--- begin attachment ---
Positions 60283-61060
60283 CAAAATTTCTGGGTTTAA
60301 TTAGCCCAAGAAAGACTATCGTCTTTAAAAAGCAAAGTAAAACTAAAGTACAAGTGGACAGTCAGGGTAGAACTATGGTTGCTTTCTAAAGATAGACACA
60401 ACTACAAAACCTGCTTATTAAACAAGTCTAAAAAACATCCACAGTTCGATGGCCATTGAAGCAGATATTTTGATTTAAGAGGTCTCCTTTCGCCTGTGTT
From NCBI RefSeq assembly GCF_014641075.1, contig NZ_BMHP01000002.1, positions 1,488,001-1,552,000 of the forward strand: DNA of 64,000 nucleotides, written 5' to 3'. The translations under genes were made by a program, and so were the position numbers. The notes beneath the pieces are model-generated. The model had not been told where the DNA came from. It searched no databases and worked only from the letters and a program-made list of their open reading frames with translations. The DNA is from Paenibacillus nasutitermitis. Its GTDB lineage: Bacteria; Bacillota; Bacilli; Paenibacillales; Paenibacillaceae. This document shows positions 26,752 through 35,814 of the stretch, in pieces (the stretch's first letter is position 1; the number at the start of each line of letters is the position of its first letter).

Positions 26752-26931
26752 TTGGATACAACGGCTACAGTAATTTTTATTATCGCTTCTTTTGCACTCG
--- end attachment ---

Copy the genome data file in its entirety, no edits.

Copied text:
Positions 60283-61060
60283 CAAAATTTCTGGGTTTAA
60301 TTAGCCCAAGAAAGACTATCGTCTTTAAAAAGCAAAGTAAAACTAAAGTACAAGTGGACAGTCAGGGTAGAACTATGGTTGCTTTCTAAAGATAGACACA
60401 ACTACAAAACCTGCTTATTAAACAAGTCTAAAAAACATCCACAGTTCGATGGCCATTGAAGCAGATATTTTGATTTAAGAGGTCTCCTTTCGCCTGTGTT
From NCBI RefSeq assembly GCF_014641075.1, contig NZ_BMHP01000002.1, positions 1,488,001-1,552,000 of the forward strand: DNA of 64,000 nucleotides, written 5' to 3'. The translations under genes were made by a program, and so were the position numbers. The notes beneath the pieces are model-generated. The model had not been told where the DNA came from. It searched no databases and worked only from the letters and a program-made list of their open reading frames with translations. The DNA is from Paenibacillus nasutitermitis. Its GTDB lineage: Bacteria; Bacillota; Bacilli; Paenibacillales; Paenibacillaceae. This document shows positions 26,752 through 35,814 of the stretch, in pieces (the stretch's first letter is position 1; the number at the start of each line of letters is the position of its first letter).

Positions 26752-26931
26752 TTGGATACAACGGCTACAGTAATTTTTATTATCGCTTCTTTTGCACTCG